For the complex field of political risks, pattern recognition is so well suited because it closely resembles general human behavior. An example of this is the following scenario: Two people, 20 and 50 years old, start their new job in a small company with ten employees on the same day. While the younger of the two tends to be quiet and reticent about the new situation, acting rather defensively and preferring to listen rather than speaking himself, the older one benefits from many years of professional experience and several job changes. Having experienced this situation many times before, the older person can therefore better and more quickly assess people he encounters in the new situation. He compares their behavior, their body language, the sound of their voice, but also their position with people he met on earlier “first days at work”. In doing so, the older person recognizes patterns that give him orientation in the new situation and derives conclusions for his behavior.

The MBI CONIAS database records non-violent early phases and other conflicts

People make use of pattern recognition – no matter whether through their own experience or through experience acquired through telling or reading – and thus orient themselves in new situations.  The CONIAS approach and the CONIAS database are also committed to this idea. Unlike conventional conflict databases, which only record wars or violent phases of conflict, the CONIAS database also records the non-violent early phases of these later wars[3]. In addition – and this is what makes the CONIAS approach so special – other conflicts that begin similarly to later wars but ultimately take a peaceful course are also recorded. Only in this way is it possible to make statements about the vulnerability of certain conflict constellations. This can be explained as follows: It is true that a large proportion of the few interstate wars since 1945 have been fought over territory. Examples include Iraq’s invasion of Kuwait (1991) or the conflict between Armenia and Azerbaijan over the Nagorny Karabakh region (2020). Nevertheless, conversely, it would be wrong to say that territorial or border disputes lead to war particularly frequently. Currently, there are about 120 recorded border disputes between states, almost all of which are settled without violence only at the diplomatic level. Other sources speak of an even higher number of unresolved border disputes[4].

Only a comprehensive collection of data allows to properly assess the risk potential of border disputes

In total, the CONIAS conflict database contains information on the course of more than 1,900 intra- and interstate, violent and non-violent conflicts since 1945. A large number of indicators are recorded for each conflict and actor involved, reflecting all dynamic changes in conflict resolution, but also in the socio-economic environment[5]. Thus, the CONIAS database provides millions of data points supplying statistical information on global conflict behavior. One of the most important findings of empirical conflict research can also be confirmed by CONIAS: Democracies do not wage wars against other democracies[6]. We have already integrated this “law” of democratic peace into our thinking to such an extent that, for example, even the most severe low blows in bilateral relations between Germany and the U.S. did not cause any fear of war even among the greatest pessimists.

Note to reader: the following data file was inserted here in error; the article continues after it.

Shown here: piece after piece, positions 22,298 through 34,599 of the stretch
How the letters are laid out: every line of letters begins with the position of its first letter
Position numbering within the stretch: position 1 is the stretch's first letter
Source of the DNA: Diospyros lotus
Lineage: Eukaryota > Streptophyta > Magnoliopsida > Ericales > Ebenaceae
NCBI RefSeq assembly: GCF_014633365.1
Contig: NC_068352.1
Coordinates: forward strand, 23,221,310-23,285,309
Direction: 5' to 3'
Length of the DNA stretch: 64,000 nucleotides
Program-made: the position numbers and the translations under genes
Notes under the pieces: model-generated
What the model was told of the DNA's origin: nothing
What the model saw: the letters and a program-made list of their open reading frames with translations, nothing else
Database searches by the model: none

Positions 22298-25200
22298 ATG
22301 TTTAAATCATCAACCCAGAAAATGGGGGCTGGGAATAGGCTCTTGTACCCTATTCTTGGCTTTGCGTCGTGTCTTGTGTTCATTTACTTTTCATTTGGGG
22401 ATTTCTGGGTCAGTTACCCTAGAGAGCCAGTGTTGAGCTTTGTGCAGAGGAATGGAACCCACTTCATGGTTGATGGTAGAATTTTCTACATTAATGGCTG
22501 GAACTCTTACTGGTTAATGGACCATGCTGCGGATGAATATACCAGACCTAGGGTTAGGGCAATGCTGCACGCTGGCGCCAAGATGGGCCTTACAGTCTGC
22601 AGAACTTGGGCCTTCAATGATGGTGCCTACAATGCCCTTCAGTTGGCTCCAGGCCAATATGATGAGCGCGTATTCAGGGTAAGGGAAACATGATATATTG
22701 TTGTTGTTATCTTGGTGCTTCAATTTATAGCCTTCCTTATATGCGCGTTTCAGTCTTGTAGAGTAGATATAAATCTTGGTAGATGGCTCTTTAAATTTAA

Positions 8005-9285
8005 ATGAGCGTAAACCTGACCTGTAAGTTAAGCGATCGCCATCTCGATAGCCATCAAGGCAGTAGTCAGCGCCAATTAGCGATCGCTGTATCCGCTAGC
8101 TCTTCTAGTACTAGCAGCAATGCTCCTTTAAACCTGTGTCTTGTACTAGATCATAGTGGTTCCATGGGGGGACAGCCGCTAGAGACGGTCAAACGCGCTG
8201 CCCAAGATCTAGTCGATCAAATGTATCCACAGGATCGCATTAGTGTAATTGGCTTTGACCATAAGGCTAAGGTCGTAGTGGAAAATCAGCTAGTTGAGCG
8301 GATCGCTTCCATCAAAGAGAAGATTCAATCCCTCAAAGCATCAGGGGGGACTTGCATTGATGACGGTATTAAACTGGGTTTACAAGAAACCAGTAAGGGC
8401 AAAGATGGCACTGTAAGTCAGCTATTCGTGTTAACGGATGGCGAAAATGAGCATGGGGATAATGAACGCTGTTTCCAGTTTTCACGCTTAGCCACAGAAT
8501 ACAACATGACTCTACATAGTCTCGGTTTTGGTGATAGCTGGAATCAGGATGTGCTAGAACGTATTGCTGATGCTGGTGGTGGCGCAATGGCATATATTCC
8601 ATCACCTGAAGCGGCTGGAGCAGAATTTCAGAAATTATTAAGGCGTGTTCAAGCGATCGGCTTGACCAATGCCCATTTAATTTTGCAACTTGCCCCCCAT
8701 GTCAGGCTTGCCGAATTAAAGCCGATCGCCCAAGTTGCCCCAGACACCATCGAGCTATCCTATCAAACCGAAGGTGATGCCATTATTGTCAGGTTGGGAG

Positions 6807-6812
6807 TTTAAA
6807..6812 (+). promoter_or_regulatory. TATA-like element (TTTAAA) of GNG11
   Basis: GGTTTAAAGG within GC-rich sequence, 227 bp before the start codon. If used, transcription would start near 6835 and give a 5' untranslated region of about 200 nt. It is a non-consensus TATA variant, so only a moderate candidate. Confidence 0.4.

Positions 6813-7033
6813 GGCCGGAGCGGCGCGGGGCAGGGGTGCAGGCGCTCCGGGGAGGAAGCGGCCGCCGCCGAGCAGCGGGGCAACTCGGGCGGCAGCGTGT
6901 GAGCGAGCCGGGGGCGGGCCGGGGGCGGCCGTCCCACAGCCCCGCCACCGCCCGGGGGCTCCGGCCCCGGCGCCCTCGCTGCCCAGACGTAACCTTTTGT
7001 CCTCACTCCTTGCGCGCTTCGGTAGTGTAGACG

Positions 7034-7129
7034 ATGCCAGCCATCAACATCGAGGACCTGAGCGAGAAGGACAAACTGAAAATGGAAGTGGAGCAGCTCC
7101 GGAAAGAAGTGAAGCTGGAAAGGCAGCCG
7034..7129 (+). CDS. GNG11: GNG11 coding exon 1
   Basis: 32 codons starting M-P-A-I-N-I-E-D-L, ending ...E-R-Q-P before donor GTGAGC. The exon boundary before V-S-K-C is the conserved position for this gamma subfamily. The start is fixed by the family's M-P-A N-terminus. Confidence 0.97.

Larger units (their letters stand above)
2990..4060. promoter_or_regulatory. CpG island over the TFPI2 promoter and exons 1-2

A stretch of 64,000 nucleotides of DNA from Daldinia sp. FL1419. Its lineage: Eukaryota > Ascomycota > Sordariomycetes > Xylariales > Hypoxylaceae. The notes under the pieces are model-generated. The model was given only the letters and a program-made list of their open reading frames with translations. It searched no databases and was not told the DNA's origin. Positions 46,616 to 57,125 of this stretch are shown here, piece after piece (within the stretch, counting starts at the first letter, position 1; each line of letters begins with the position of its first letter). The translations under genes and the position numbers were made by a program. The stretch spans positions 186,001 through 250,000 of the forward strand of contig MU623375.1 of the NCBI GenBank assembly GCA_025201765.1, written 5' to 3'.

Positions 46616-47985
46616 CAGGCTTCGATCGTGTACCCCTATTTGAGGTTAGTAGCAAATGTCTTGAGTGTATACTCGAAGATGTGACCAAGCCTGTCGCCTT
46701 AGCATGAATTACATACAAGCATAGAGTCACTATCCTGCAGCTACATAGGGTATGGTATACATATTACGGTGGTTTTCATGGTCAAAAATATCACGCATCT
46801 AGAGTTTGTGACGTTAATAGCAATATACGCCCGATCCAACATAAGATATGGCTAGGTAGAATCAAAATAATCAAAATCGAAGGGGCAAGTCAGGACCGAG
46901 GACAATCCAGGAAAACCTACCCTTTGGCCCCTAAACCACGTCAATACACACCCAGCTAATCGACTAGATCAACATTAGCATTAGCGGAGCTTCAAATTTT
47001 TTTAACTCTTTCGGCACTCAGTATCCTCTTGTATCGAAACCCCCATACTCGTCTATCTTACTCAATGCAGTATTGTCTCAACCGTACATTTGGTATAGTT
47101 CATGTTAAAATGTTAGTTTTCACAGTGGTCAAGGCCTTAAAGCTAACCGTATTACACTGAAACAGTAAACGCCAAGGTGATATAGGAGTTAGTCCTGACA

Especially in areas not illuminated by other conflict databases, the CONIAS database reveals more points of reference

The database has shown, for example, that culturally driven conflicts have become significantly more important since the end of the Cold War in 1990 and especially after 9/11/2001[7]. At the same time, however, the CONIAS database shows that over time, it is not the number of different religions in a country that makes it vulnerable to intrastate violence, but the number of different languages spoken in the country[8].

The CONIAS conflict database is continuously maintained, and current conflict events continue to be recorded. Every quarter, knowledge about the evolution of conflicts around the world grows by tens of thousands of data points. Currently, the CONIAS team is working to better understand the links between political conflicts, human rights violations, and damage or destruction to natural livelihoods. The new supply chain law, as well as an ever-growing sense of responsibility for human rights and the environment, requires companies and ultimately every individual to act carefully in this regard. We would be pleased not only to provide you with points of reference, but also to support you with our comprehensive know-how and long-standing expertise. If you are interested, please contact our Sales Team.

About the author:
Dr. Nicolas Schwank
Chief Data Scientist Political Risk
Michael Bauer International GmbH

References:
[1] Allianz (Ed.): Allianz Risk Barometer, Various Years. Last 2021
[2] Trappl, Robert (Ed.) (2006): Programming for peace. Computer-aided methods for international conflict resolution and prevention. Dordrecht: Springer; Schrodt, Philip A. (2000): Pattern Recognition of International Crises Using Hidden Markov Models. In: Diana Richards (Ed.): Political complexity. Nonlinear models of politics. Ann Arbor: Univ. of Michigan Press, pp. 296.
[3] Schwank, Nicolas (2012): Konflikte, Krisen, Kriege. Die Entwicklungsdynamiken politischer Konflikte seit 1945. Baden-Baden: Nomos (Weltregionen im Wandel, 9); Schwank, Nicolas, et al. “Der Heidelberger Ansatz Der Konfliktdatenerfassung.” Zeitschrift Für Friedens- Und Konfliktforschung, vol. 2, no. 1, 2013, pp. 32–63.
[4] https://www.cia.gov/the-world-factbook
[5] Schwank, Nicolas (2012): Konflikte, Krisen, Kriege. (vide supra)
[6] Small, Melvin; Singer, J. David (1976): The war-proneness of democratic regimes, 1816-1965. In: The Jerusalem journal of international relations.  1 (4), pp. 50–69.
[7] Croissant, Aurel (2009) et al.: Kulturelle Konflikte seit 1945. Die kulturellen Dimensionen des globalen Konfliktgeschehens. 1st edition. Baden-Baden: Nomos (Weltregionen im Wandel, 6). Stiftung, Bertelsmann (2010): Culture and Conflict in Global Perspective. The Cultural Dimensions of Global Conflicts 1945 to 2007. Guetersloh: Verlag Bertelsmann Stiftung.
[8] Ibid.